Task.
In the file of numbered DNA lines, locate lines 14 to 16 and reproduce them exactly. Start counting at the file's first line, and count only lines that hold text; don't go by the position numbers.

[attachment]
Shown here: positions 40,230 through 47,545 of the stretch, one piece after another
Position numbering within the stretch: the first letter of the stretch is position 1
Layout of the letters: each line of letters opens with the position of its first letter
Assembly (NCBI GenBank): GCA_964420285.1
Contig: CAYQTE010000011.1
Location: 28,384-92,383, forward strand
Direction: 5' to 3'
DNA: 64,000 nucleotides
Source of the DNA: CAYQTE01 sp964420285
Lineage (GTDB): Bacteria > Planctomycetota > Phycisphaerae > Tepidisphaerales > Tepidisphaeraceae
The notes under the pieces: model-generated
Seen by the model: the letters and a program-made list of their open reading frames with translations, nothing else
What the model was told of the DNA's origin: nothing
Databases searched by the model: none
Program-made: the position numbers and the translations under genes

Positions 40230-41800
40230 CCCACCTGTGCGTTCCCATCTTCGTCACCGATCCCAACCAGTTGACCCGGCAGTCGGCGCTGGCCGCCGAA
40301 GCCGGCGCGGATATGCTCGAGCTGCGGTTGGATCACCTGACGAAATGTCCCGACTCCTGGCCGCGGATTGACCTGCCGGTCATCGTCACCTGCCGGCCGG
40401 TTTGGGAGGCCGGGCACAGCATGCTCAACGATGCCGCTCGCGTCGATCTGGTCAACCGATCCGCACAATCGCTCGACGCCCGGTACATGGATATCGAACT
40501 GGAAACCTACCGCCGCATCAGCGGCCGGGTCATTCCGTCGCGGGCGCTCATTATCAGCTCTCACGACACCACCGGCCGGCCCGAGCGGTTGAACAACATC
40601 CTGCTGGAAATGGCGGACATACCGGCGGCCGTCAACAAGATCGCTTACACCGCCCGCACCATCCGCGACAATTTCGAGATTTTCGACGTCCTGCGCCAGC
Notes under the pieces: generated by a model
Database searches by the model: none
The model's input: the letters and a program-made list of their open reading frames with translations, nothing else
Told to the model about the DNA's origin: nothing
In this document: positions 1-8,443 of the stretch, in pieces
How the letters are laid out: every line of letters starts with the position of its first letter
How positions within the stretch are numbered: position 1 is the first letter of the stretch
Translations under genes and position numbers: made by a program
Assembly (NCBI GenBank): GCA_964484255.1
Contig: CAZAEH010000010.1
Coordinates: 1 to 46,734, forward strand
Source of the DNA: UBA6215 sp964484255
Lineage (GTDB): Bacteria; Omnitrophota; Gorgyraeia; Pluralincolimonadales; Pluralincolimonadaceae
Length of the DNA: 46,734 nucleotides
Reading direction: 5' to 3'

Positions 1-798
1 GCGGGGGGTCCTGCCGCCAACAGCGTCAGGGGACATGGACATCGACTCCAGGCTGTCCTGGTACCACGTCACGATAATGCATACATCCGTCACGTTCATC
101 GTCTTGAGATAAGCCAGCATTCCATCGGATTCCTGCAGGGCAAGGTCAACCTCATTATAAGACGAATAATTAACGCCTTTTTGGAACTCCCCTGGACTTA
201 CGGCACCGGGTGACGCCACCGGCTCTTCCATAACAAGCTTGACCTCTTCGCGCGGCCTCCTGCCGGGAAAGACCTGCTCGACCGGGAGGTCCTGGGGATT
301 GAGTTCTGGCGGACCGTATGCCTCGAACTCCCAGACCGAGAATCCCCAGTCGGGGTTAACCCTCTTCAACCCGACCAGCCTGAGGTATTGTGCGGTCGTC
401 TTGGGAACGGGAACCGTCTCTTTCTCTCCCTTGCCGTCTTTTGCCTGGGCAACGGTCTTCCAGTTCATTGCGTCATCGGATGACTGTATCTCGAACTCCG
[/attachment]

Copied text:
Databases searched by the model: none
Program-made: the position numbers and the translations under genes

Positions 40230-41800